Wooden boards or reclaimed shelves are some of the cheapest options. Screw them on brackets to create a solid structure.
The best thing about such a bookcase is that you can make it as large or small as you want.
You can also adapt it to your interior; for instance, install it around a doorway. Fill all shelves with books and trinkets to cover the peeling paint or stains.
21. DIY Crate Wall
An alternative to the bookcase idea is that of making a wall of crates that you can then use as shelves or as a bookcase.
Used crates are typically easy to find at local grocery shops. You could also buy new ones at relatively affordable prices.
Mount them on the wall with screws, alternating between vertical and horizontal placements. Fill them with books and objects for a beautiful effect.
22. Fake Flower Wall
Covering a wall in fake flowers takes time, but the project isn’t expensive.
For the best results, buy large fake flowers such as sunflowers, hydrangea, gardenias, or a mix of them. Chop off the stems and stick the flowers on the wall with an appropriate adhesive.
If covering the whole wall sounds too meticulous, create a pattern to cover the damaged portion only. Alternatively, cover half a wall diagonally.
23. Painted Murals
A cheap and fun project for the artistry type is painting an interior mural on their stained wall.
Based on your skill level, you can invest in paints and paintbrushes for a detailed composition or opt for a simpler solution.
If your artistic skills aren’t stellar, create a geometric play on the wall with painter’s tape. Spray paint each empty shape in a different color, then let the paint dry. Peel off the tape carefully, and you’re done.
24. Wallpaper Wall Art
Sticking wallpaper on a wall is fun and games until the project becomes too expensive or too daunting to carry on.
However, you don’t have to give up wallpaper. Simply use it to make original “paintings.”
Find a few vintage frames at your local thrift shop. Cut pieces of wallpaper to size and frame them – you can use the same wallpaper for all frames or mix and match various styles.
Hang the framed wallpaper in a gallery style over the damaged area.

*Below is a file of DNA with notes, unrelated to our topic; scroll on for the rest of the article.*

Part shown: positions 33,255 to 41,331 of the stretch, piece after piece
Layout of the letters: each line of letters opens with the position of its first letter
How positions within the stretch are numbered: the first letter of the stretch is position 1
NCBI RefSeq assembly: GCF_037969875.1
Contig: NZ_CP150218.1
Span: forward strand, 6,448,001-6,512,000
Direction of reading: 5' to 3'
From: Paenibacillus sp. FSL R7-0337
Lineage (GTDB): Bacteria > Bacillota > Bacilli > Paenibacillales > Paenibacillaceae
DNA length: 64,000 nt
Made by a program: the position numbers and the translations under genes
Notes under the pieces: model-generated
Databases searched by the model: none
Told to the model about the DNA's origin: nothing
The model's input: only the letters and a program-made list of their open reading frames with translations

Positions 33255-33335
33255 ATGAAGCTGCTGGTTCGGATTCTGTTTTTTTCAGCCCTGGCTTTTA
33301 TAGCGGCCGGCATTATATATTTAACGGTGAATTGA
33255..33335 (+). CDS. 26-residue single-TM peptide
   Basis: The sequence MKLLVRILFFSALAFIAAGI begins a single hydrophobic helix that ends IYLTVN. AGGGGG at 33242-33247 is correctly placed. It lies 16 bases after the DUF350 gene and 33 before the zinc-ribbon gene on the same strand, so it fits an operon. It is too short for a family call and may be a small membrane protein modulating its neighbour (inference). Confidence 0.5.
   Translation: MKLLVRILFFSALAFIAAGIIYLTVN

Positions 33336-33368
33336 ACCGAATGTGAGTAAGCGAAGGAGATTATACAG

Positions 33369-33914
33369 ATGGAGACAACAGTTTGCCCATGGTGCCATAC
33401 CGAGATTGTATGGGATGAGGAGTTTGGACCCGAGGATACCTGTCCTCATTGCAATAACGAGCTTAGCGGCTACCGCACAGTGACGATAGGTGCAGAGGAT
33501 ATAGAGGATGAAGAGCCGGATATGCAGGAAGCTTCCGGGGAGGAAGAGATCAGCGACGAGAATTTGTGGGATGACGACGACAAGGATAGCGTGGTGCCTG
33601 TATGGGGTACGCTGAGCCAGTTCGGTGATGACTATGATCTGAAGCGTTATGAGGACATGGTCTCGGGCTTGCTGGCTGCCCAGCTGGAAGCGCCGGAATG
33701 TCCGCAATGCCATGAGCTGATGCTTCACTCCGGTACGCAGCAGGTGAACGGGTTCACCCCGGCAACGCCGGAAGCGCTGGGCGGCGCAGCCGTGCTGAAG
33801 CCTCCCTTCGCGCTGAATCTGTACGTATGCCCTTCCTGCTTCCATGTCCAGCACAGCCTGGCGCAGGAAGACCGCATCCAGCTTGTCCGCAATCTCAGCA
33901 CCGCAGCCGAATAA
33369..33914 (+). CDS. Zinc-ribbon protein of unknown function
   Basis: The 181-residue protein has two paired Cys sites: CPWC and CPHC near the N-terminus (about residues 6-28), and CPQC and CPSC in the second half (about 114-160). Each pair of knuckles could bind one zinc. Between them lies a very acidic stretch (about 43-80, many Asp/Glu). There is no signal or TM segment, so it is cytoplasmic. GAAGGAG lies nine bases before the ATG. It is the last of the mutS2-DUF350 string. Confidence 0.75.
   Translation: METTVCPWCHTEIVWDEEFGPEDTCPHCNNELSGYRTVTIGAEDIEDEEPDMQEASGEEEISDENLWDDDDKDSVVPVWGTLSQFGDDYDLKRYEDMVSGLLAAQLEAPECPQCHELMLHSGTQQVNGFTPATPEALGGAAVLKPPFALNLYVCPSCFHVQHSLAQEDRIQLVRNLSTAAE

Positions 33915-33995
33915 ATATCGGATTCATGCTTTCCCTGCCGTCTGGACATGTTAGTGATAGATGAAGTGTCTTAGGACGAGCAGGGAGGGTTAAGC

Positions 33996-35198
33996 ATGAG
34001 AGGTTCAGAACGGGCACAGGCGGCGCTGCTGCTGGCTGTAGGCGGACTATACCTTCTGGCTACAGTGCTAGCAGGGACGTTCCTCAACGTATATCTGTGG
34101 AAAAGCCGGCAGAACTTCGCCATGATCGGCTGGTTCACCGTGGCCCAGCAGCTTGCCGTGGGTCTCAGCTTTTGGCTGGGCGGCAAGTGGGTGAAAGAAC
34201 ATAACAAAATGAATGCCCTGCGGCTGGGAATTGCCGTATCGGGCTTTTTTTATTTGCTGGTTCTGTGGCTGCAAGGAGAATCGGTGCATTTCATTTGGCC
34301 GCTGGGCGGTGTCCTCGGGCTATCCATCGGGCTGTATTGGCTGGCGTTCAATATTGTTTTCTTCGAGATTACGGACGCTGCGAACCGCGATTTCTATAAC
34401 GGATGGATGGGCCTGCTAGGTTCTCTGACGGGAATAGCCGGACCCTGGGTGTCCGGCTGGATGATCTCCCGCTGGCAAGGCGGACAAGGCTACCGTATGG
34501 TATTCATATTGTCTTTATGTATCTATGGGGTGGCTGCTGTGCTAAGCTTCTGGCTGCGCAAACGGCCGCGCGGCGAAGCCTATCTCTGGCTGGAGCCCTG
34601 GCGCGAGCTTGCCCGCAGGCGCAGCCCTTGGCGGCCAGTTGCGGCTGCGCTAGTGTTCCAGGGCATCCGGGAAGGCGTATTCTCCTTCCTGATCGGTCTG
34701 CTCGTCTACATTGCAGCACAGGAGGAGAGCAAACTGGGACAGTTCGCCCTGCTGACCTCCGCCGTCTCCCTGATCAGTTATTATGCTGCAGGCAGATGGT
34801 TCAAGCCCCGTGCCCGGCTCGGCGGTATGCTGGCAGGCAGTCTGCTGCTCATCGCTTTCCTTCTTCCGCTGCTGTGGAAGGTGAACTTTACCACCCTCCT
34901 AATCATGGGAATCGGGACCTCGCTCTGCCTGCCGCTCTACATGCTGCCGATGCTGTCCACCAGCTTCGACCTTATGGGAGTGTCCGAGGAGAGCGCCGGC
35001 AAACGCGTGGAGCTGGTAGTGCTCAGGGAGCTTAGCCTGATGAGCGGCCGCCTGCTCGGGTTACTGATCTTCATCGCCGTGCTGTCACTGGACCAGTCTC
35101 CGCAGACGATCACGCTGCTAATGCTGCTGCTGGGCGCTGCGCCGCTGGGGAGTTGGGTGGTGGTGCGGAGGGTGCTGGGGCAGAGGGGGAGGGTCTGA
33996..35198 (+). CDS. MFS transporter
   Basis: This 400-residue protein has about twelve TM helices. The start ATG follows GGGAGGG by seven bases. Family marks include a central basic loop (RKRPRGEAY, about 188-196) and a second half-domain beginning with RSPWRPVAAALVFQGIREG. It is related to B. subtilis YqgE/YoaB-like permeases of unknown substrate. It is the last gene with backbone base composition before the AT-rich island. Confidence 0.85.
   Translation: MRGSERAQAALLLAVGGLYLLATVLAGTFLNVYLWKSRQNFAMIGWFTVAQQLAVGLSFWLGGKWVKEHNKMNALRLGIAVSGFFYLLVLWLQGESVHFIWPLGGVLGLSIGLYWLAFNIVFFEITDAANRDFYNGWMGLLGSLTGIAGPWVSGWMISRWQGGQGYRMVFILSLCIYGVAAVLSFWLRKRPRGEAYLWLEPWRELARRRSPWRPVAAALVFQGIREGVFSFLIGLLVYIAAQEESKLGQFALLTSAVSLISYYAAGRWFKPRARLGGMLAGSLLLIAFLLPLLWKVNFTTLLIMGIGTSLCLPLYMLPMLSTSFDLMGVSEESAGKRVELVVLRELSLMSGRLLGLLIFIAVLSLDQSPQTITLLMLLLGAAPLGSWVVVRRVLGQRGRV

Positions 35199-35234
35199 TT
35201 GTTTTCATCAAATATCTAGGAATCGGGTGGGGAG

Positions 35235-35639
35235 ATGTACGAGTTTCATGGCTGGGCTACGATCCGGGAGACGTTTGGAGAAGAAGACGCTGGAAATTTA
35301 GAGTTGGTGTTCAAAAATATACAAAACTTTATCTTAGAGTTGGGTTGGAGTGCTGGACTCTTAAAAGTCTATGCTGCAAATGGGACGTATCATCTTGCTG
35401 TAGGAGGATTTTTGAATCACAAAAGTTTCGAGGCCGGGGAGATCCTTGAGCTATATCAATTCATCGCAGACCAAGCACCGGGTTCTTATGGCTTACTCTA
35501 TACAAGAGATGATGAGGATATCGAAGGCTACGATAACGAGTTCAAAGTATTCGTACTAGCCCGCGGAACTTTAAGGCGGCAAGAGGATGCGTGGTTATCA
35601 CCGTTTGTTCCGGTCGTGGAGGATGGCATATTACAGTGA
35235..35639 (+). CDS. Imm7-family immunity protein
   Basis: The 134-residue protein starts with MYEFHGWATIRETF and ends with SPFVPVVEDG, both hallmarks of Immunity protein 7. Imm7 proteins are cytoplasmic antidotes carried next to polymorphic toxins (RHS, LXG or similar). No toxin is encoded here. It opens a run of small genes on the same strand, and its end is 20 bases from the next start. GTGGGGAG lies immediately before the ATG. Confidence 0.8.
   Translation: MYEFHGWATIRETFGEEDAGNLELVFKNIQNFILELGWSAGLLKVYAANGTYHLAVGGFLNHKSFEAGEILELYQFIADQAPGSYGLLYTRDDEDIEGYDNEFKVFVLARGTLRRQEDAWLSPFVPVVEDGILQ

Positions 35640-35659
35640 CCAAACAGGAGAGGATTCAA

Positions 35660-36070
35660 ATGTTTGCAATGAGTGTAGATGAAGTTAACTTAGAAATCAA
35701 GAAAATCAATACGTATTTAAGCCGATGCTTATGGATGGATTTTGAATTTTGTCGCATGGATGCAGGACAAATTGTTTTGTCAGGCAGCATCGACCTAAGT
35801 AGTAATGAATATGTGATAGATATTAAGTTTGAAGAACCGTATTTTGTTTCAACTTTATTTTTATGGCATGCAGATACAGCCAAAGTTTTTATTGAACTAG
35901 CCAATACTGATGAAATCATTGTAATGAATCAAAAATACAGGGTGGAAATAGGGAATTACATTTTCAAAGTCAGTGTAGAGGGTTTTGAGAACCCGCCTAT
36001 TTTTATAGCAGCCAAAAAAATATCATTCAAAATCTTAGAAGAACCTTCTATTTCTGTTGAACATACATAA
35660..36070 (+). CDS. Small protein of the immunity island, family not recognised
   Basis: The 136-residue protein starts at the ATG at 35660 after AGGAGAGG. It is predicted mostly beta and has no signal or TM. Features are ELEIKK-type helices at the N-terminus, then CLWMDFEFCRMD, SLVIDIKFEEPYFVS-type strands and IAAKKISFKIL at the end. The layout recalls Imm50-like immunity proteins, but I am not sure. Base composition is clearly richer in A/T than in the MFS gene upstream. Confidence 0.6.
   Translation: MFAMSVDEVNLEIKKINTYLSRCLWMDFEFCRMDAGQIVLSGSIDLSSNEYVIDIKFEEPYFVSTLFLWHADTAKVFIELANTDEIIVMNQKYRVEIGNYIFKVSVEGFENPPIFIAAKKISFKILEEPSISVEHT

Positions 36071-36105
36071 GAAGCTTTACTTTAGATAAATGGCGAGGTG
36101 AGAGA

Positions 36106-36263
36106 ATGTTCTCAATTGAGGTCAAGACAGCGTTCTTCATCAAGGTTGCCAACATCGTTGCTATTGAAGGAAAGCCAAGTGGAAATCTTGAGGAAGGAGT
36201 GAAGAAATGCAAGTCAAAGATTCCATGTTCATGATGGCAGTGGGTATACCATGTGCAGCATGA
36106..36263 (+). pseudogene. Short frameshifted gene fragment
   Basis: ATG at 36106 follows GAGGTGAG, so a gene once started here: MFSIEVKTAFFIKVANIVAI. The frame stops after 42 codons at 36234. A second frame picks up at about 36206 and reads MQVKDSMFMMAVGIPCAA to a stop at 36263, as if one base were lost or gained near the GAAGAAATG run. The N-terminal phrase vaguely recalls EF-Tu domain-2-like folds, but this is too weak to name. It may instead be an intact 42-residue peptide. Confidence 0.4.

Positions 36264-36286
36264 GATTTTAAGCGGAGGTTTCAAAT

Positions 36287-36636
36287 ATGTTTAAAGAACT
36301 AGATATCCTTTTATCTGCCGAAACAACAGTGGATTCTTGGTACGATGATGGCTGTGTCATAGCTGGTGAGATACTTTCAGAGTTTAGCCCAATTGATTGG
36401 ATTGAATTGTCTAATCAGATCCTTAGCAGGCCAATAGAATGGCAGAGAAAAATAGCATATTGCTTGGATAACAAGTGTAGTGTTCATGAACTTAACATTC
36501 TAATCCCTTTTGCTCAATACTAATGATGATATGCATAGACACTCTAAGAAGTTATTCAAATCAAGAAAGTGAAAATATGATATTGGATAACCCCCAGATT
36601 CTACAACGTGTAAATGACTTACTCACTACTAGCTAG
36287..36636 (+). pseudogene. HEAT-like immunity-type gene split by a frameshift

25. Mismatched Mirrors
Similar to wallpaper art, find framed mirrors at your local thrift shop. Hang them over the bad wall, gallery-style.
This solution works in all interior spaces, from hallways and stairways to the living room, bedroom, bathroom, and even the kitchen.
26. Dangling Twinkle Lights
A curtain of twinkle lights can become the focal point of a room while masking most damages on a wall – especially when hung over a translucent curtain.
This solution works best in a bedroom, kids’ room, or studio apartment. It is also a perfect choice for damaged patio or balcony walls.
27. Wood Accent Wall
A cheap way to create a wood accent wall is with a repurposed door. Using reclaimed wood pieces could also work.
For a statement wall, paint the wood in a bold hue. For a contemporary finish, let the wood grain shine through by enhancing the natural color with lacquer.
28. Eclectic Objects
Another eclectic idea is that of creating a “busy” wall that displays all kinds of artwork. Think animal skulls mixed with paintings, photographs, embroidery, and even plates or tin cans.
Mix and match small and big elements to create an attractive display.
29. Wooden Trellis
Wooden trellises aren’t only objects that can help you block neighbors’ views in your backyard. A wooden trellis installed on a damaged wall can move the focal point from the stain or crack, with a geometric pattern.
For fuller coverage of the damage, grab a paint can and paint roller and give your wall a new lease of life.
30. Floating Shelves
Floating shelves are an alternative to the floor-to-ceiling bookcase idea mentioned above.
You can buy ready-made shelves or make them yourself. If opting for the latter, don’t settle for the standard wooden boards cut to dimension.
Use your imagination and repurpose old items in your home. For instance, a nightstand drawer could become a shelf. A cabinet door cut in two and an old shelf from some ancient piece of furniture can join the drawer.
Wooden boards found in your yard or repurposed can also become shelves in your eclectic wall pattern.
31. Macramé Wall Art
Wall art comes in many sizes, shapes, and types, and the same is true for macramé wall art.
Bohemian-chic choices focus on hanging wall art items or dreamcatcher-style accessories. However, framed macramé on a neutral background can complement a classic interior.
Similar to pictures or mirrors, framed macramé gives you the possibility to create a unique gallery and cover all types of bad walls.